“It’s a time commitment,” Cox said. “We have many cadets that strike that balance, but it’s challenging. We are not saying it’s the right fit for every college student but we do believe it’s a strong option for many.”
One path, which both Smith and McAtee were a part of before leaving the corps, is the citizen-leader track. According to the corps, the purpose of the track is to create leaders of “character and integrity, regardless of whether they choose a civilian career upon graduation or whether they choose a military career.”
Smith appreciates the aims of the alternative, and the opportunities it provides.
“(The civilian track) builds you to be a leader in the community,” Smith said.
Within this program, students go through all of the same experiences as the military-track cadets, including the very strict first few weeks of school, known as the Red Phase. This is six weeks in which the freshmen “rats” focus all of their free time, and more, on learning the traditions, values and rules of the corps.
If a cadet decides to drop out before the end of the Red Phase, they will then be required to drop out of the university all together, for the rest of the semester. They have the option of reapplying the following semester for admissions back to the university.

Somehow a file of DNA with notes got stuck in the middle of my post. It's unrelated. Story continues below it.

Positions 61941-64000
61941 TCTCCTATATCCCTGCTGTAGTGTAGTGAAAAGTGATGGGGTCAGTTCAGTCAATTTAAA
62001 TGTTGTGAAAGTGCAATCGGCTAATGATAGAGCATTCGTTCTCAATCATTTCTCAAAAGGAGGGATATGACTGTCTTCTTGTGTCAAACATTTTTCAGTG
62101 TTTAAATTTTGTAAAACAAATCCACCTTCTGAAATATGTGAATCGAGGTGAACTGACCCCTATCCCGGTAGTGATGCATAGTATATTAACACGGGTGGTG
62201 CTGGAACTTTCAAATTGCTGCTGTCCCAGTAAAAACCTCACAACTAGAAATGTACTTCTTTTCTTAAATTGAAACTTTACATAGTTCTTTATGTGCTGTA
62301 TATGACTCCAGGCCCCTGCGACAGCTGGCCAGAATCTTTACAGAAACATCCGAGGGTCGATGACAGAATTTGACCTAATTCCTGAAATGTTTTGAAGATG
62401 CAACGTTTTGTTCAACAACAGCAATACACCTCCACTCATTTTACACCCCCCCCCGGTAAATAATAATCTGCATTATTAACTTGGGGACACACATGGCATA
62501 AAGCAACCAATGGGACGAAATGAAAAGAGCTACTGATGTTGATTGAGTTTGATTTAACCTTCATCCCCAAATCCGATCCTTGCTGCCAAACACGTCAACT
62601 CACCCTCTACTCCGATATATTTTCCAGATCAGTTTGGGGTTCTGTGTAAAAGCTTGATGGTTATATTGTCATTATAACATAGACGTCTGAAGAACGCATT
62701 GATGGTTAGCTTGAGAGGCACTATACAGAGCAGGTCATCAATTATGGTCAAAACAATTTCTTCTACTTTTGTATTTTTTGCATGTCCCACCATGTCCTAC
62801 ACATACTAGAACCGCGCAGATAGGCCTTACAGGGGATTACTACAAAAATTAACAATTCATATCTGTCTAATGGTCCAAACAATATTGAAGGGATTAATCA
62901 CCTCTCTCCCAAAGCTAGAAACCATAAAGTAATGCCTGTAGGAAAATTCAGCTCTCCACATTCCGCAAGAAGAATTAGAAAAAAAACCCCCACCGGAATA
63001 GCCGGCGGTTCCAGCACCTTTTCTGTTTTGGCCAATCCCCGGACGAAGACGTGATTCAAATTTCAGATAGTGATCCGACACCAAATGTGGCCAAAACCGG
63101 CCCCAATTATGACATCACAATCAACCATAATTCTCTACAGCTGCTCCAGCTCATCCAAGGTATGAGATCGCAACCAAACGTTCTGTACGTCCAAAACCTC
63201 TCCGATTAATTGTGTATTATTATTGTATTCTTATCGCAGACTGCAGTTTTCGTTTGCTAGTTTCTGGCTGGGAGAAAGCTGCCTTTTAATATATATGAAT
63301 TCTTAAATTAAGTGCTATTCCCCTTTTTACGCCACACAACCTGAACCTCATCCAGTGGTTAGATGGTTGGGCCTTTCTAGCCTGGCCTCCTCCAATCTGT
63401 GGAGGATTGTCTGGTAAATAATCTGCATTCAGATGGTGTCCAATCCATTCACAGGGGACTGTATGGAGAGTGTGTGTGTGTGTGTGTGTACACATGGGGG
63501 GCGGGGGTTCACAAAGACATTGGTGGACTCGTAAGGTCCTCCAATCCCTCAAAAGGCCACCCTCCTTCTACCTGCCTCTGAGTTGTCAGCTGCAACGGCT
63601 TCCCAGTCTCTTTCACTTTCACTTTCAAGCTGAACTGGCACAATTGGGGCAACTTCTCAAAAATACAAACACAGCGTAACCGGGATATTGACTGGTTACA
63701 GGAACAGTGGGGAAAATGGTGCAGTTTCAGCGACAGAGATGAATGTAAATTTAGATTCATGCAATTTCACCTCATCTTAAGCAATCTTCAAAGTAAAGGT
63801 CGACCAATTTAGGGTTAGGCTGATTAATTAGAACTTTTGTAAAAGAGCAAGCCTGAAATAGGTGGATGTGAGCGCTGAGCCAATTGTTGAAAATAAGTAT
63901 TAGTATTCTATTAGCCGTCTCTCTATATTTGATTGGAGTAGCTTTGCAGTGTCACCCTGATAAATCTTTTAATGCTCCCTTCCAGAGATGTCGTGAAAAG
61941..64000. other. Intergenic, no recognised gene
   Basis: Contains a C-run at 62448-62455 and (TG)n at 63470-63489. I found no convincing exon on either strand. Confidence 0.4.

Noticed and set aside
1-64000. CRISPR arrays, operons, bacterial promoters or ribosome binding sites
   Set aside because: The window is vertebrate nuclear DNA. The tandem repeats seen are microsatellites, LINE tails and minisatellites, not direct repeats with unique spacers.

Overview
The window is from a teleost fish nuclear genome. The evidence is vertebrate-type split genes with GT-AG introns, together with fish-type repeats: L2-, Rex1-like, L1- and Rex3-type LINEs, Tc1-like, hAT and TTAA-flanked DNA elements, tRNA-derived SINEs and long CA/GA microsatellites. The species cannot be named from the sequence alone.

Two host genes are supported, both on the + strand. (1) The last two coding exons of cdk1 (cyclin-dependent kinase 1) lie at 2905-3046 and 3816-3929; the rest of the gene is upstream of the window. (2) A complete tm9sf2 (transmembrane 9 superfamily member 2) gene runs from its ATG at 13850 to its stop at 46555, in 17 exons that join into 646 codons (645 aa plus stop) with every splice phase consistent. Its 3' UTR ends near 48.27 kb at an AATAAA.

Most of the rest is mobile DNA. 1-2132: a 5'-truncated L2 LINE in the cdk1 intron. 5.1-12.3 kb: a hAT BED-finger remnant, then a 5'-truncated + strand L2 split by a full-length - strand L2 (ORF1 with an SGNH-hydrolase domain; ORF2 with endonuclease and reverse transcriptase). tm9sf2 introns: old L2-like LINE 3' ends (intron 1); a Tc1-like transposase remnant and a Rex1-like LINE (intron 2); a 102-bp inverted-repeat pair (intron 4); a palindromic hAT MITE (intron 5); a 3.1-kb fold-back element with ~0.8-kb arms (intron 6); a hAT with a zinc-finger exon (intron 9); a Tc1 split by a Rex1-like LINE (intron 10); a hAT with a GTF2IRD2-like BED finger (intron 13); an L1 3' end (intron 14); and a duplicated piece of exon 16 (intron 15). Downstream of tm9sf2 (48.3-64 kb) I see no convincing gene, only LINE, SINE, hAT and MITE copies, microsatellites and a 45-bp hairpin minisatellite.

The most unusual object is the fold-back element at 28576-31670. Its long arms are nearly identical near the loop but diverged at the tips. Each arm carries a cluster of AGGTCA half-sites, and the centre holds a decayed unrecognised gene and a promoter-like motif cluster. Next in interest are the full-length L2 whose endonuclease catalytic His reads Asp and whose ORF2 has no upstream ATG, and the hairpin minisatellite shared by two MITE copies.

There are several implications for dropping out of the corps. If cadets have a scholarship, it will be dropped upon their departure. Also, dropping out requires a change in housing for freshman.
Although McAtee and Smith chose to leave, both said that being a part of the Corps was a positive experience.
“The camaraderie is really awesome. You end up being really good friends with a group of thirty people. It was also awesome learning the traditions of Tech,” McAtee said. “How many people really know that the colors are Chicago maroon and burnt orange?”
Smith agreed with McAtee’s sentiments.
“The first few weeks in the corps made me realize a lot about myself, and it changed me overall for the better,” Smith said. “Something I’ll take away from it is teamwork, and camaraderie, and to be proud of what you are and what you stand for.”